As if running his
various enterprises wasn't enough to cope with, Mike also
opened a record store called Music City around 1965. It was
located on Grand River Avenue - a couple of blocks from Joy
Road - and would have been the best place to pick up some of
the rare and valuable records that Mike was releasing back
"Find A Quiet Place" is the most sought-after of Wheel
City's eight 45s and typifies Mike's Pig Pen sessions with
its beating rhythm and unbridled Detroit verve. It was
Melvin's only single with Mike and he told me about his
spell at D-Town:
"I wasn't getting
my money for one thing and songs weren't being recorded fast
enough. I didn't really have a contract with Mike Hanks. I
was doing some production for Carrie Records at the same
time I was at D-Town. The reason for that was D-Town didn't
open up until like two or three o'clock in the afternoon.
They always started real late and stayed real late. So from
nine o'clock in the morning until like around eleven -
twelve o'clock I would work at Carrie Records. They put me
on salary. I think I was getting something like seventy-five
bucks a week. Sometimes I'd have to pick up Edward Hamilton
(and the Arabians). I'd work with them till about
eleven-thirty, and then that's when Edward Hamilton had to
go to work. So then I would bowl at a little place between
14th and Linwood, which the Pig Pen was like
about maybe a mile away. So I'd bowl maybe twelve or
fourteen games then I'd go to the Pig Pen and stay there the
rest of the day. It'd fill in my day. Then at night I'd go
around the clubs and sit in and create as much of a ruckus
as I could."
Little Sonny had "Let's Have a Good Time" released on both
Wheelsville USA and Wheel City. Other instrumentals include
Rudy Robinson's "The Mustang" and The Twiners' "Twine Baby,"
- which is probably Rudy using a different name for his
USA, the Wheel City label also dates from '65, although its
illogical catalogue numbering system makes it hard to be
100% sure: Mike was never meant be a librarian.
Three of the 45s
were pressed at Columbia's plant in Indiana and consequently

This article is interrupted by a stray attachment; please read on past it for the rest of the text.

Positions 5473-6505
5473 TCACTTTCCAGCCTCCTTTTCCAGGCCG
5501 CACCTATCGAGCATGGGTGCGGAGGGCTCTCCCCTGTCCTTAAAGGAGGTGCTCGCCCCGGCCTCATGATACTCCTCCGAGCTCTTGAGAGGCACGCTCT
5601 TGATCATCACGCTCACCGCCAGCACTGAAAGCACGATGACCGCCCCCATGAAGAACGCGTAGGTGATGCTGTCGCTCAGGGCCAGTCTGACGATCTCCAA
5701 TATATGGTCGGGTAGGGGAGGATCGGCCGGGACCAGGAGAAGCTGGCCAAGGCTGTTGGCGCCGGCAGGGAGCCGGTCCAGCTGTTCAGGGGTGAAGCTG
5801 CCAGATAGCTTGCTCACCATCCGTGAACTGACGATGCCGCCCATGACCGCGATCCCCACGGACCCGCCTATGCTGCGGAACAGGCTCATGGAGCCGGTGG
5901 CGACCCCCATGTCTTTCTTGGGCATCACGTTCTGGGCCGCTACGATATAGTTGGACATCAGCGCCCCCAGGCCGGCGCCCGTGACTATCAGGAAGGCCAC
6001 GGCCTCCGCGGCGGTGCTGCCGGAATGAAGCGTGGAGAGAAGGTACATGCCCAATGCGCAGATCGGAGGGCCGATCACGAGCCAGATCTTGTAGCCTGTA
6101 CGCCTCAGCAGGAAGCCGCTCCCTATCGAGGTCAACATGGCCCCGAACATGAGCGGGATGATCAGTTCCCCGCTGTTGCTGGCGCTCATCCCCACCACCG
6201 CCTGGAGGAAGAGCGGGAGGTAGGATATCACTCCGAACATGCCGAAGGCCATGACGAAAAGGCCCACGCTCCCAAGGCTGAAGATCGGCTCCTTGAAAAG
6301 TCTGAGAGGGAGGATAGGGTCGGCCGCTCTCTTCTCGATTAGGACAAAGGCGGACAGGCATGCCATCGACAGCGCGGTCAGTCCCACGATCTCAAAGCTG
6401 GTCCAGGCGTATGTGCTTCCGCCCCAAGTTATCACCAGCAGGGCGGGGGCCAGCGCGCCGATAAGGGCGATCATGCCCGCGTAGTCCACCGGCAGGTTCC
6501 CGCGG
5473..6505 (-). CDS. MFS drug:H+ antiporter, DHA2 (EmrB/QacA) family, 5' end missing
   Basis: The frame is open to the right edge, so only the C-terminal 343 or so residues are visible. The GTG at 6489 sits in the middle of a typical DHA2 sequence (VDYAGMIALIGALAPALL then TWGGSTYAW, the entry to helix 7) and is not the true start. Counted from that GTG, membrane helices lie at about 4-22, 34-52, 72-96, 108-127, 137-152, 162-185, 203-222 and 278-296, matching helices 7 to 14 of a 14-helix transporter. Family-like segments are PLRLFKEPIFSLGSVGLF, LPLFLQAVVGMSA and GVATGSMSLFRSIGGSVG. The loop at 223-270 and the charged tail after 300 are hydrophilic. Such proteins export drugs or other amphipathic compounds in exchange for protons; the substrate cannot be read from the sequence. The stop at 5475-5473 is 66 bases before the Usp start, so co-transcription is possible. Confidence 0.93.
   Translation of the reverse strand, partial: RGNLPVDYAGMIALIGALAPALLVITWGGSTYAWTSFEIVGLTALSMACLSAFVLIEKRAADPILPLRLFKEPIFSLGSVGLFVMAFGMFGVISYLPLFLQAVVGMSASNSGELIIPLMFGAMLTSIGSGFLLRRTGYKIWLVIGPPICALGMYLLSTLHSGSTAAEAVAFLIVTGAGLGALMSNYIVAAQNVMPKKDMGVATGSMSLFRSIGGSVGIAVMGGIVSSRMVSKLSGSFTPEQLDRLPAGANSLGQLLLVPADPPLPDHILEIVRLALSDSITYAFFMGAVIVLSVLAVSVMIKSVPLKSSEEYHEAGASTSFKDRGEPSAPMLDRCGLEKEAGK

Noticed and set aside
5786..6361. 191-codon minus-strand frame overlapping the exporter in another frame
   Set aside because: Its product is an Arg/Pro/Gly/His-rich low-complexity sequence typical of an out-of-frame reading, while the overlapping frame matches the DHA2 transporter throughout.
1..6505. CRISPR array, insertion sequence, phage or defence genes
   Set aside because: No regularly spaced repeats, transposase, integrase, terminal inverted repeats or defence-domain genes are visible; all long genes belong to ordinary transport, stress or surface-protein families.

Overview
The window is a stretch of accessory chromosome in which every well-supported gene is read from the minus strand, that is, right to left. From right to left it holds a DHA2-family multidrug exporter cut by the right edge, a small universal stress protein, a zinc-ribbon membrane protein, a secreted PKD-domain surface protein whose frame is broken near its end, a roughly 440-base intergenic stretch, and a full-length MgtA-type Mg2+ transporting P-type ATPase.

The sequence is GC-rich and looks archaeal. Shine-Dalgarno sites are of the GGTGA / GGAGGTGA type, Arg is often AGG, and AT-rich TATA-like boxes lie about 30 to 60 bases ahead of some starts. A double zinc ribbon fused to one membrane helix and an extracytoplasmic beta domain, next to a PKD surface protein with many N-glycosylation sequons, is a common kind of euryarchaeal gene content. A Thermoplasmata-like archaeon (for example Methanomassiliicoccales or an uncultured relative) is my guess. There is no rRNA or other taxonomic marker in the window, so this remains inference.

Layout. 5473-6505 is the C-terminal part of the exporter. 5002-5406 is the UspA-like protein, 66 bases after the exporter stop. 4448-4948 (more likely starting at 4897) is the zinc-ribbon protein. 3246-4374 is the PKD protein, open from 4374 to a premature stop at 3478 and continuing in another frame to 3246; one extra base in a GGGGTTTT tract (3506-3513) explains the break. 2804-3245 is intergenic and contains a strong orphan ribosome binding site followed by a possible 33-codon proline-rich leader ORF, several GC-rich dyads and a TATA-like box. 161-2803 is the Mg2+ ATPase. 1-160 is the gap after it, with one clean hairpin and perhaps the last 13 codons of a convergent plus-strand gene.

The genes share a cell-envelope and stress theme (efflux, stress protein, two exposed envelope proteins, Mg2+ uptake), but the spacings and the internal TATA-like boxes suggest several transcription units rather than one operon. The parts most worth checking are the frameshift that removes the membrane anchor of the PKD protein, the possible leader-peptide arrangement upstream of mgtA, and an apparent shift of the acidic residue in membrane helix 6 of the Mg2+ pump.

have ZTSC matrix numbers, but many of Mike's discs were
pressed at Sheldon's plant in Chicago. And some have a
catalogue number prefixed with "MW," which stands for
another Chicago company called Mid West. It would send
master tapes to Sheldon's for it to cut a lacquer - the
initial stage of pressing a vinyl record - and then they or
Mid West would make the 45s.
put out two 45s; one is an instrumental of Sam and Dave's
1967 Stax hit, "Soul Man," credited to John R and featuring
"Tony Newton on Bass" - a rare occasion when a musician is
credited on the record label.
The other U.S.D.
record is Toby Lark's seductive, mid-tempo song, "Lots of
Heart," that was probably cut in '66: the year she appeared
on Wheelsville's Review.
With a name like
"HOG" and production credited to "Four Pigs" it appears
someone was making fun of Mike's Pig Pen. The one known HOG
label release is an ultra-rare and expensive piece of vinyl
by The Moments. This isn't the Detroit group that had a
single on the Hit label and probably came from
Washington; the record was also released with an orange
label bearing a DC address.
Cody Black's "It's
Our Time To Fall In Love" was the only GIG 45 and he had no
idea why it didn't come out on either D-Town or Wheelsville.
It could be because Mike found a new financial backer to
fund this pressing, and they started a new label: but it's
Melvin's, Cody's and Toby's 45s now change hands for
four-figure sums, and in July 2004 a copy of The Moments'
disc sold on Ebay for a staggering $5,500!
Notes thanks to Graham
image must not be
reproduced, used or copied photograph
credits at end of webisode